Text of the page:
Pacific Storm, by Linda Nagata
I love Linda Nagata’s writing. It’s not just how she can fuse near-future technologies with the constancy of the human condition. Or how she can take large, sprawling issues – in this case, the effects of climate change – and make it feel intrinsic to a story line without pontificating; the response of the characters speaks for itself. It’s not even that she can take extremely complicated settings and make them feel accessible.
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No, what I love most about Linda Nagata’s writing is that her stories center around characters who are atypical in just how typical they are. Not ordinary, but recognizable.
Take the central character in her newest standalone novel, Pacific Storm. Ava Arnett is a shift captain with the Kahanamolu Coastal Authority based in O’ahu, Hawai’i. Experienced, capable, conscientious. Everything you would want in a central character in a near-future sci-fi local enforcement thriller. But… a woman. Middle-aged. Divorced – amicably. She chose to stay behind in Hawai’i after it had been decimated by Hurricane Nolo nine years earlier while her children moved to the mainland with their dad, because Hawai’i was her home, and it needed her. Her children needed her too… but not as much. There’s sadness attached to that, and yearning, and occasional guilt. But not angst. No drama. Ava has made her decision, and lives with it.
Now another hurricane is bearing down on the island, and Ava’s organization is focused on ensuring that it’s residents and tourists – those who are left, who didn’t manage to make it out – are safe (or what authorities are hoping is safe). But there are still those who stalk others. There are still those who subvert what feels like chaos, and, as Ava learns, who use disaster for their own aims, both personal and political. And even as the hurricane draws closer, the threats that Ava is uncovering become even more potentially destructive to the place she calls home, and the people she considers family.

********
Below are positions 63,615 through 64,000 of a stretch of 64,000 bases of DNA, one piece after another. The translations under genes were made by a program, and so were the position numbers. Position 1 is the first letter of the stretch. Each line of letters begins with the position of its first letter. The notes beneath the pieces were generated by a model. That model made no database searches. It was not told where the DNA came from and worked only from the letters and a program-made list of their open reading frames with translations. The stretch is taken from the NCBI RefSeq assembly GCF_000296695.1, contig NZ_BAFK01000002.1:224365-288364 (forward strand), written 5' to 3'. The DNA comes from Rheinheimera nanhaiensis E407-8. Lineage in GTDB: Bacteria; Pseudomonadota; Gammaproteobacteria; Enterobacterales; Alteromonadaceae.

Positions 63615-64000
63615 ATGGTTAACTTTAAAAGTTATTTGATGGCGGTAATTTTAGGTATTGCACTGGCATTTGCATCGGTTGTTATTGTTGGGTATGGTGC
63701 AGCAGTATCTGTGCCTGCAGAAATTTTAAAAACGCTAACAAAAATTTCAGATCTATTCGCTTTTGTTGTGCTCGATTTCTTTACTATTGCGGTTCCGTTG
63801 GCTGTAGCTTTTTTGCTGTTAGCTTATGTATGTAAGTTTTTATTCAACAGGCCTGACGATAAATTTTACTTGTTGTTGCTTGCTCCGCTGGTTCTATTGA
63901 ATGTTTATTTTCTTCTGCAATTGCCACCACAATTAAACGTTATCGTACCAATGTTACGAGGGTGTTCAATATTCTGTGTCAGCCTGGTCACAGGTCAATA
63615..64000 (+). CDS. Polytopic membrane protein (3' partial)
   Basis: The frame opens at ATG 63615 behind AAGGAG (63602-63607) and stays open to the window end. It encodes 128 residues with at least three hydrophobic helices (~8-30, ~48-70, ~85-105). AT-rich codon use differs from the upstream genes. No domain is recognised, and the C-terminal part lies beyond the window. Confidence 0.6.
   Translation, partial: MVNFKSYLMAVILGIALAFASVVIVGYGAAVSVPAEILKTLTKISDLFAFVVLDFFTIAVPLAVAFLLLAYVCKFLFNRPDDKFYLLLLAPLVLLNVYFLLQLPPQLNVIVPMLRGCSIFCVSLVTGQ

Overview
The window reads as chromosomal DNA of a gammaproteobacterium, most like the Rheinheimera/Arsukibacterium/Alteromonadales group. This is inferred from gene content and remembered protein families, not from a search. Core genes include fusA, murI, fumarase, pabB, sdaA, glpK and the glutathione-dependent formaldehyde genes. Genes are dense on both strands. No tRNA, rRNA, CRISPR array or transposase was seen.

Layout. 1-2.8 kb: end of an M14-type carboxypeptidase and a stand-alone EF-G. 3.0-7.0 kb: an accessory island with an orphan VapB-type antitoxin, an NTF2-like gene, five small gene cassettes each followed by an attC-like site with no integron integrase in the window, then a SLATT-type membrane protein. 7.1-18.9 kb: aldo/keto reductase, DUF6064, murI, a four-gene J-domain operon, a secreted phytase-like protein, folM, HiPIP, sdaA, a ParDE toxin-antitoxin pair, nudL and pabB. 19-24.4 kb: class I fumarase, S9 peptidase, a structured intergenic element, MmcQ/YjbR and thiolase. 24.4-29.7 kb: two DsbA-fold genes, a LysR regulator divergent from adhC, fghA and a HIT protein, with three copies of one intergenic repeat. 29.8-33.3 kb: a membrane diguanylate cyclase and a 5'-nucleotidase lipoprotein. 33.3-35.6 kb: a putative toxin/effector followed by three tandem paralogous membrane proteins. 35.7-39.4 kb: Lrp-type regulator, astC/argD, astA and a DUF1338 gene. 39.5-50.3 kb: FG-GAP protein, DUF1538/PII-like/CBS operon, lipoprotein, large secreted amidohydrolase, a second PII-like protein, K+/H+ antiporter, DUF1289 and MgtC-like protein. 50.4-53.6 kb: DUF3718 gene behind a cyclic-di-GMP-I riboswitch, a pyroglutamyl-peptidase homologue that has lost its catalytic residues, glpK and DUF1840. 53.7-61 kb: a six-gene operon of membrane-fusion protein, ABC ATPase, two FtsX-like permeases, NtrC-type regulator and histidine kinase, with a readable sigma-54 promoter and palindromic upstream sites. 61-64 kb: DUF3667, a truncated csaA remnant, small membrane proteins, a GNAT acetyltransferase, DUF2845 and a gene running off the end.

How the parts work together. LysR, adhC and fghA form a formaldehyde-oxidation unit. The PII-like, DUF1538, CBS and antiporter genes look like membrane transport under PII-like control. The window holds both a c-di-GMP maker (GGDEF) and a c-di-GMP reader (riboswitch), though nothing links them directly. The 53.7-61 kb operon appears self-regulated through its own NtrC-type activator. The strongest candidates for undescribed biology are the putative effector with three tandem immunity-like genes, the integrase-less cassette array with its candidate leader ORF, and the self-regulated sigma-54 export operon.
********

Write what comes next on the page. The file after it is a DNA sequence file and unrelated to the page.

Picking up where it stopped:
Oh, but there’s so much more to this story. There’s savvy technology, used compellingly. There are environmental threats that are unfamiliar to us, but disturbingly plausible. There is a community – both organized and grassroots, commercial and indigenous – that is distrustful yet dependent on each other, sometimes simmering just at a boiling point, and that tension tears at the framework of the story. There is action, there is adventure. There is a love story. There are other characters that you care about. There are enough betrayals – some knowingly orchestrated and some shadowy – that part of the conflict of the narrative is knowing whom to trust, and when to recognize paranoia borne out of a lack of purchase. And there always, running throughout the entire narrative, the beautiful, beautiful backdrop of Hawai’i, even as it braces for disaster.
Pacific Storm is another one of Linda Nagata’s superlative efforts, that succeed on many, many levels. Science fiction fans will enjoy the technology and Linda’s imaginative take on what lies in store for us. Military sci-fi fans will enjoy the structure. Those who are drawn to thrillers will have plenty of action, mystery lovers will have a heckuva great time trying to figure out what is going to happen next. Those who enjoy complex yet clear characters will be rewarded – and those who understand that our environment is a part of our ongoing story will see both caution and incredible beauty in the narrative.
And for those of us who have been following Linda Nagata for years – we are treated to what we’ve come to expect: intelligent storytelling, thrillingly told, memorable, and above all, entertaining. Pacific Storm is definitely not to be missed; if you don’t know Linda’s works – this is a great place to start.
— Sharon Browning